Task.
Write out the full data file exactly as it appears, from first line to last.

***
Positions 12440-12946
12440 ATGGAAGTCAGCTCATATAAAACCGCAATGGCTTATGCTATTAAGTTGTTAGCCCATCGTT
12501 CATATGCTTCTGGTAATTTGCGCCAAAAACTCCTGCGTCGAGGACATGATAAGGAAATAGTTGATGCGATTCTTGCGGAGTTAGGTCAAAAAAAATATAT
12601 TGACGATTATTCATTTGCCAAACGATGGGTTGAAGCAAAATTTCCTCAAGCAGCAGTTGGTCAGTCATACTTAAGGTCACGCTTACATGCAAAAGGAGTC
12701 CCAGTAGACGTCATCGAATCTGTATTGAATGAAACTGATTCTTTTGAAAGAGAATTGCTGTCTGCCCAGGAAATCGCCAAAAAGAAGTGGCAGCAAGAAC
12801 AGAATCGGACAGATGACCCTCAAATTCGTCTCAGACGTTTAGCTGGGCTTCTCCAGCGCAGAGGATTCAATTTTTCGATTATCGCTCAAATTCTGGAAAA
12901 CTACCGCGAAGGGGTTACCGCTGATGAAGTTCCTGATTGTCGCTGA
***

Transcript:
Positions 12440-12946
12440 ATGGAAGTCAGCTCATATAAAACCGCAATGGCTTATGCTATTAAGTTGTTAGCCCATCGTT
12501 CATATGCTTCTGGTAATTTGCGCCAAAAACTCCTGCGTCGAGGACATGATAAGGAAATAGTTGATGCGATTCTTGCGGAGTTAGGTCAAAAAAAATATAT
12601 TGACGATTATTCATTTGCCAAACGATGGGTTGAAGCAAAATTTCCTCAAGCAGCAGTTGGTCAGTCATACTTAAGGTCACGCTTACATGCAAAAGGAGTC
12701 CCAGTAGACGTCATCGAATCTGTATTGAATGAAACTGATTCTTTTGAAAGAGAATTGCTGTCTGCCCAGGAAATCGCCAAAAAGAAGTGGCAGCAAGAAC
12801 AGAATCGGACAGATGACCCTCAAATTCGTCTCAGACGTTTAGCTGGGCTTCTCCAGCGCAGAGGATTCAATTTTTCGATTATCGCTCAAATTCTGGAAAA
12901 CTACCGCGAAGGGGTTACCGCTGATGAAGTTCCTGATTGTCGCTGA